Social media and money

 

Expensive nights out, designer brands, holidays in beautiful and exotic locations, these are just a few of the things you can find on a short look through your Facebook or Instagram feed. What we might see of people’s fun times and lavish lifestyles is one thing, but we don’t see what goes on in people’s bankbooks. Social media gives us a window into people’s lives, and particularly celebrity culture, like nothing else we’ve seen in history; and it brings greater access and more exposure to the lifestyles of the rich and the famous. We get to see the best bits of someone’s life, and with that comes admirers and people aspiring for the same. Some people will go to great lengths to mimic the same kind of lavishness on their own social media platforms. This could be for personal satisfaction, for their personal business, or more. Regardless of how people play this imitation game, someone’s social media platform is not reflective of reality, not reflective of the lives of ordinary people, and definitely not reflective of their finances.

 

We here at TWiCE know that not everyone has the money to have this lifestyle, but some people will go to great lengths to outwardly portray this image of wealth. Where is the money coming from then? Recent research shows a quarter of all Britons are saying they are struggling to make ends meet, and more than half are worried about their personal debt levels. There is a big difference between what we see on social media, and how we feel about our own financial situation. The answer can often be found in loans and credit cards debts, putting people into what could be considered an unnecessary financial hole. In terms of debt rates across the whole of the country, the average person owes about £8,000, not including mortgage debt. It looks like some people are putting themselves in these debt holes as they chase fame and fortune, as they try to become an online celebrity.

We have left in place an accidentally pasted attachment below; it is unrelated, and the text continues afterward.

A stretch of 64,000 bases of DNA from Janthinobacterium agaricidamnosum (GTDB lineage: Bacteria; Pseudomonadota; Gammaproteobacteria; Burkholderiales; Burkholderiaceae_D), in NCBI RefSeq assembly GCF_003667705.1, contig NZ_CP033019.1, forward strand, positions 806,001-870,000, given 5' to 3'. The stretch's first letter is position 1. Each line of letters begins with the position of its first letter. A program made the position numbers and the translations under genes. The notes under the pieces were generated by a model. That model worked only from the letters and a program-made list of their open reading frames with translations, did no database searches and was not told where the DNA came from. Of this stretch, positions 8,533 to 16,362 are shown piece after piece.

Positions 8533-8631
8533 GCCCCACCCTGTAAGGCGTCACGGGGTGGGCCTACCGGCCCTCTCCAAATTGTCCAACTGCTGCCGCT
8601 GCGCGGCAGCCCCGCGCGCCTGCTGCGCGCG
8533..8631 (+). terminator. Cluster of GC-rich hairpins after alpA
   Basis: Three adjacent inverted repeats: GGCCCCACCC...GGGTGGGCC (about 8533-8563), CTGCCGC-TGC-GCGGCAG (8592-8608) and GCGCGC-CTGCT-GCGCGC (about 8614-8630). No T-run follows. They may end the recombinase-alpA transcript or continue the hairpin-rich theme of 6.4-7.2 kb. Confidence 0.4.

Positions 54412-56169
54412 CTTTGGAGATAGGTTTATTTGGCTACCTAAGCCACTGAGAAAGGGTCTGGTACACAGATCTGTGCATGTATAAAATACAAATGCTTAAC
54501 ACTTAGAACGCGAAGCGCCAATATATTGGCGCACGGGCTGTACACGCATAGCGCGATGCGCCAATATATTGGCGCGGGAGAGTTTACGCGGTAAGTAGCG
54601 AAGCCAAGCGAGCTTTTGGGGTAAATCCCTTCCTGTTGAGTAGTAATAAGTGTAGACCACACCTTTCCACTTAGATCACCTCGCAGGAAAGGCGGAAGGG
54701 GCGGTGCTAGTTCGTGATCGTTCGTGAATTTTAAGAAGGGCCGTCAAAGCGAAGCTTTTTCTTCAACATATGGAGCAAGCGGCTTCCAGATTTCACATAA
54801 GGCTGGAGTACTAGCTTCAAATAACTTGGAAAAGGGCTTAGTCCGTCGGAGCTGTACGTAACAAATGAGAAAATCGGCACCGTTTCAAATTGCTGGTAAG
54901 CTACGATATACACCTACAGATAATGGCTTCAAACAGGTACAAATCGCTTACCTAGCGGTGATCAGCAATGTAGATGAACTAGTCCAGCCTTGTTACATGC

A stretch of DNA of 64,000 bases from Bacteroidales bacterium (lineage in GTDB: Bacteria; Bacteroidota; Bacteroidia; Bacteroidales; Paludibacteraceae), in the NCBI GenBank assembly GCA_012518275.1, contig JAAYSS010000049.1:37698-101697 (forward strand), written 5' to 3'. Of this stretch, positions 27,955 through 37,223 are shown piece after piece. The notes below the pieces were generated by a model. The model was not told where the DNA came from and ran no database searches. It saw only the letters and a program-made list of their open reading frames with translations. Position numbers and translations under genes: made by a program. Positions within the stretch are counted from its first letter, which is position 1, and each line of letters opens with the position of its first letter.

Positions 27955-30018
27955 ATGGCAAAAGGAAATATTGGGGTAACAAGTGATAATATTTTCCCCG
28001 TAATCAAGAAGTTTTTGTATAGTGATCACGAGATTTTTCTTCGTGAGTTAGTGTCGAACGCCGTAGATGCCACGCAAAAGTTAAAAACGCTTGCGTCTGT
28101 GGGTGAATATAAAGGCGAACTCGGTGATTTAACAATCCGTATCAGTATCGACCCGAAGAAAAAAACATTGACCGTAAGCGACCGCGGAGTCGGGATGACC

The thing about celebrities though, often once they have their large amounts of money, they make the right investments with that money to pursue the type of life they want. At TWiCE, we believe that hard work and smart decision-making is what can help you achieve and live the life you want. The first step is accepting your current means, and breaking down where your costs are. Once you know where your costs are you can look at opportunities where you can cut your costs. This could be cutting down on takeaway food and coffees, choosing the cheaper option at the supermarket, or cancelling subscriptions you might have forgotten about. Whether it is building up enough equity to do something to give you a leg up, or reducing your current debts, cutting your costs and creating margin is an important part on working towards greater financial freedom.

 

Part of our philosophy here at TWiCE is that putting yourself in a strong financial position requires a healthy dose of realism. Accepting your position for what it is (and understanding that you are not alone), and putting yourself on a pathway towards better future. With that you can look towards investing in a future that will allow you do the things you want to do, and live your best life. If you’re keen on finding out a bit more about what we do here at TWiCE, click here.

 - Tom L

Disclaimer:  The above information does not replace financial advice.  Please ensure you seek independent financial advice before making any decisions regarding your finances.  We also recommend that you carry out your own research to ensure that this is right for your own unique circumstances.  Please note that we sometimes link to other websites but we cannot be held responsible for their content.